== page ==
India's Got Talent
Inside ERPNext: Meeting candidates of all types during our recent walk-in interviews.
Akhilesh walks into our small meeting room. He is young and slim, with a pimpled face, spiked hair and an earring that tells me he's a rebel. “You got 3 out of 20 in the Aptitude test. Thats the lowest so far. Even if you had answered the questions randomly, you should have got 5.”, I tell him as he walks in. Its the second day of walk-in interviews for software developers. Before the interview, the candidates give an aptitude test with standard math, technical and logical questions. Akhilesh is probably the twentieth, or thirtieth young kid, fresh out of college who has taken the test, and the response has been disappointing so far. With my new found love for writing, I have also slipped in a writing question. Akhilesh writes in his essay that whatever they have taught him in college is trash. And it is clearly showing. Just when I am about to dismiss him, he tells me that he has written an ERP application on his own. Yeah right. Most kids have not even heard of an ERP. Maybe its a desperate move. “Why don’t you bring it on your laptop tomorrow if you really have made such an application. I am open to seeing it.”, I tell him before showing him the door.
Hiring talented engineers is the Achilles heels for small software companies in India. Most bright young engineers want to work for the best companies in the world like Google, and if not those, then the best ones in India, like Infosys or TCS. Even those companies are constantly cribbing about the lack of genuine talent and employable candidates. The reasons are obvious and listed on many forums. Engineering colleges are mushrooming all over India like weeds, what is taught in those colleges has no bearing on reality, the students are evaluated on rote learning (or copying) skills and the professors are those, who are usually unqualified to be placed in companies. Apart from a few elite colleges, what you get is a batch of disillusioned young kids who are suddenly thrown in to the real world without a parachute.
There are other factors too. There is a wide gap between kids of high and low income families. Kids who come from high income families are Anglophones, very confident and aspire to work in multi-national corporations. They look down upon the vernaculars, kids who come from lower income groups, speak bad English and lack confidence. The kind of candidates that are in demand are those who belong to the higher income group. And we were sure that those candidates would never work in a nameless, if not faceless, startup like us. What we were looking for was raw talent, the kind that slips through the cracks. But it was turning out to be like finding a needle in the haystack. The candidates that we were getting, were mostly fresh out of college and had been unable to find a job for many months.
Sunil had scored 15 in the aptitude test. The highest so far. He was tall and confident, with his combed hair and a full sleeved shirt. “Sunil, you are the brightest of the lot so far, but why did you not attempt any technical question?”. He says that he is not sure about web development. But many of the questions, like how do you check if a user has entered a valid email address, were not web related, so I persisted. “Do you practice writing code in your free time?” was my next question. I found this question to be the fastest way to cut the chase. “Yes I read about code”. This is the standard answer most candidates gave. Which is like reading about riding a professional bike, when you can barely balance yourself on one. “Sunil, you are such a bright kid”, I tell him, “why don’t you practice by doing some personal projects?. I can’t take you unless you know how to write code.”. Before leaving, he tells me that he is very keen on working and will be happy if I can spare him an hour to help him get started on code.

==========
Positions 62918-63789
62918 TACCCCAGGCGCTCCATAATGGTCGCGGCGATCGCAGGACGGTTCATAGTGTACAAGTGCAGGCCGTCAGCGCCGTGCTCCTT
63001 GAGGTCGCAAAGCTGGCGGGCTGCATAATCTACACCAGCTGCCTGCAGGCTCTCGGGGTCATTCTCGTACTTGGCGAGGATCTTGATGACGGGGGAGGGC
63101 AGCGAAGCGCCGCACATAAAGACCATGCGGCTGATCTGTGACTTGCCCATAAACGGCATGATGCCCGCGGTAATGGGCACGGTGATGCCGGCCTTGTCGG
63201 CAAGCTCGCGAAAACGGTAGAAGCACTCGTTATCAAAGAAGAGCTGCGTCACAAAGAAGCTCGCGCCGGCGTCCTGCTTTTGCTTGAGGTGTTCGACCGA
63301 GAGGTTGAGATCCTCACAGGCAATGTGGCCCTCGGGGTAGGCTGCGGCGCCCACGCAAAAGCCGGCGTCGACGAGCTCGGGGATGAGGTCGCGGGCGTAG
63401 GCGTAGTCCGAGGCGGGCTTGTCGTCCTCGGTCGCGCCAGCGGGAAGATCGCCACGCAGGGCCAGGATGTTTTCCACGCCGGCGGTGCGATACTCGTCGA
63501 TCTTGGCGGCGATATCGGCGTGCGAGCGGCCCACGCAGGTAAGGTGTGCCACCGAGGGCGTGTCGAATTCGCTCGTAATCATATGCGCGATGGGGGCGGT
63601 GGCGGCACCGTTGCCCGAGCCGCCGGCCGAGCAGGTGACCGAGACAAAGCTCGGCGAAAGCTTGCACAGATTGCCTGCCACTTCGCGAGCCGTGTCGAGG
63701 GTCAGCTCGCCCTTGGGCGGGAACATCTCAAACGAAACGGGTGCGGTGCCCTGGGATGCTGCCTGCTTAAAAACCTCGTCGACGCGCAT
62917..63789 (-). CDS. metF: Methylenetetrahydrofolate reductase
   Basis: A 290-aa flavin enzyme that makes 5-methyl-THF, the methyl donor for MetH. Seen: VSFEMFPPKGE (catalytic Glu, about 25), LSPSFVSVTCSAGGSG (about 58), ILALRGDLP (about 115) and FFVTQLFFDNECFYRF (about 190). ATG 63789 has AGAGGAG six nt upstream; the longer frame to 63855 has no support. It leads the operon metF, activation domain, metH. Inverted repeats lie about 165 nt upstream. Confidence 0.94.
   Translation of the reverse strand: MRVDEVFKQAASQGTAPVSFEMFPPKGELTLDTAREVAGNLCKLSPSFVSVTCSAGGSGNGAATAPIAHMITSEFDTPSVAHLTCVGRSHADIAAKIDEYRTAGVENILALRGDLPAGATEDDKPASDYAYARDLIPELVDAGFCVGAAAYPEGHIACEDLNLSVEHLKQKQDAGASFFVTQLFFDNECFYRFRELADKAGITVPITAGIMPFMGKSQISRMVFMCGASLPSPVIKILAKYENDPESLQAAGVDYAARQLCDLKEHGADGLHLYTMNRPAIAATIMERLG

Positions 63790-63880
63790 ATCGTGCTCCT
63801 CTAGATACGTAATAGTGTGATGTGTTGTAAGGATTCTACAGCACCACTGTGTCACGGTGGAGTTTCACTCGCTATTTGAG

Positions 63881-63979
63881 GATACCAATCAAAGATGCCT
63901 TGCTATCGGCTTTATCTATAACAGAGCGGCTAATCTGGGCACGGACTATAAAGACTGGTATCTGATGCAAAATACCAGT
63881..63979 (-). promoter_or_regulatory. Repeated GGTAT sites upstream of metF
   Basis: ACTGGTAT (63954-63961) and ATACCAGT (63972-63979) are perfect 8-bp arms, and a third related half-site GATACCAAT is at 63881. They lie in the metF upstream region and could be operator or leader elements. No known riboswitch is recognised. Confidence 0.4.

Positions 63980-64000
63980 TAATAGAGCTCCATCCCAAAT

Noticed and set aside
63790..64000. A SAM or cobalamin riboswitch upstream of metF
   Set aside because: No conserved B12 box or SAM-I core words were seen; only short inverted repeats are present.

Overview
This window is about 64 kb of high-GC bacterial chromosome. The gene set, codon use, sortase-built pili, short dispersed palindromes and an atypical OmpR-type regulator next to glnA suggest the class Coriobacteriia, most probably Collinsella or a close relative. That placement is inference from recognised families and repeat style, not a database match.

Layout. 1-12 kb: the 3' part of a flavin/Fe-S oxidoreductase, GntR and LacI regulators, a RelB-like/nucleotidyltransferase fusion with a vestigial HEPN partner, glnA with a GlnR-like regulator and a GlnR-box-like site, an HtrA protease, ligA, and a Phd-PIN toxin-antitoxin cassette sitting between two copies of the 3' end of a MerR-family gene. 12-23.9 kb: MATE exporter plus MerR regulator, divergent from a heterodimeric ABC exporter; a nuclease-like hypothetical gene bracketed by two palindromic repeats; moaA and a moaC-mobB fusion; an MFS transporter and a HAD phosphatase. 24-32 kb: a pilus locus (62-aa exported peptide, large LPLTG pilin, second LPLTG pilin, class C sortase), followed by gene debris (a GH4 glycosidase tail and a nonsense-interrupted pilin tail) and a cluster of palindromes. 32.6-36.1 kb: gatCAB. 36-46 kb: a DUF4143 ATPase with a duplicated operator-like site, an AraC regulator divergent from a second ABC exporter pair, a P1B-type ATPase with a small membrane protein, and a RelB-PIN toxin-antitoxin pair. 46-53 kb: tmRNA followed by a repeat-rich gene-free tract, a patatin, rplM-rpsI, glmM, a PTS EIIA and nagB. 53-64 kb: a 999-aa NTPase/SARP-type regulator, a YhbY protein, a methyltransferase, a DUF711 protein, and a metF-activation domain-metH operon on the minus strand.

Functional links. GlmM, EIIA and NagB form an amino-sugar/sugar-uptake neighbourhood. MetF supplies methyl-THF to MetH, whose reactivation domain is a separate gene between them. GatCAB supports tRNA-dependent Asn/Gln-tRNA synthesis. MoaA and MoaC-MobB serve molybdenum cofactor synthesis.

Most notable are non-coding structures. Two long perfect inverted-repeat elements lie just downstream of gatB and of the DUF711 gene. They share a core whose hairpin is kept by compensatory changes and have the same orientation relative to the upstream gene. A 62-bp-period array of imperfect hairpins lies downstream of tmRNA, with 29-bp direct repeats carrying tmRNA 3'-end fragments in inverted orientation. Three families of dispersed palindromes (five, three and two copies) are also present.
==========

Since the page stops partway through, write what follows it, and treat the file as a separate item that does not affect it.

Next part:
On the third day, so many candidates come in, that we have to borrow chairs from our neighbouring office. To speed up the process, we decide to ditch the aptitude test and directly take quick interviews. Anand and myself sit in the cabin and ask the candidates to come in one by one. It was not unlike a television reality talent show where anyone who wants instant fame, walks in front of celebrity judges. In our office, we rarely get to meet people, since our customers are all online. So this was turning out to be an interesting experience. We saw people of a wide variety come in. Some of the stark realities of India were also on display. Many girls, specially from lower income groups, were clearly malnourished and appeared stunted compared to the boys, who seemed heftier, showing India’s preference for children of one gender. India’s lust for the Queen’s language was also in clear display. I felt for the vernacular candidates not only appeared unsure of their answers but also looked scared, maybe for life.
We made sure that we conducted the interviews in Hindi, which we speak in office anyways, and tried our best to make the candidates feel at ease, by calling them by their name and slipping in the occasional joke. There were couple of candidates that would haunt me for time to come. One was a boy who was job hunting for three years. Thats right, all he did in three years was job hunting. Apart from his greying hair at such a young age, he seemed physically okay to me. I looked at his resume, and asked him whether he had got an offer for a data entry type of position at least. He said he got those offers but he wanted to be a developer. Did he do any personal projects to demonstrate his skills in those three years? No. “Rohan, promise me that once you go out of this office, you will take up the first job offer you get, no matter what position. If not for your sake but for the sake of your family.” I was hoping I had put it clearly enough to him. He smiled at me, looked at the floor and gave a small nod.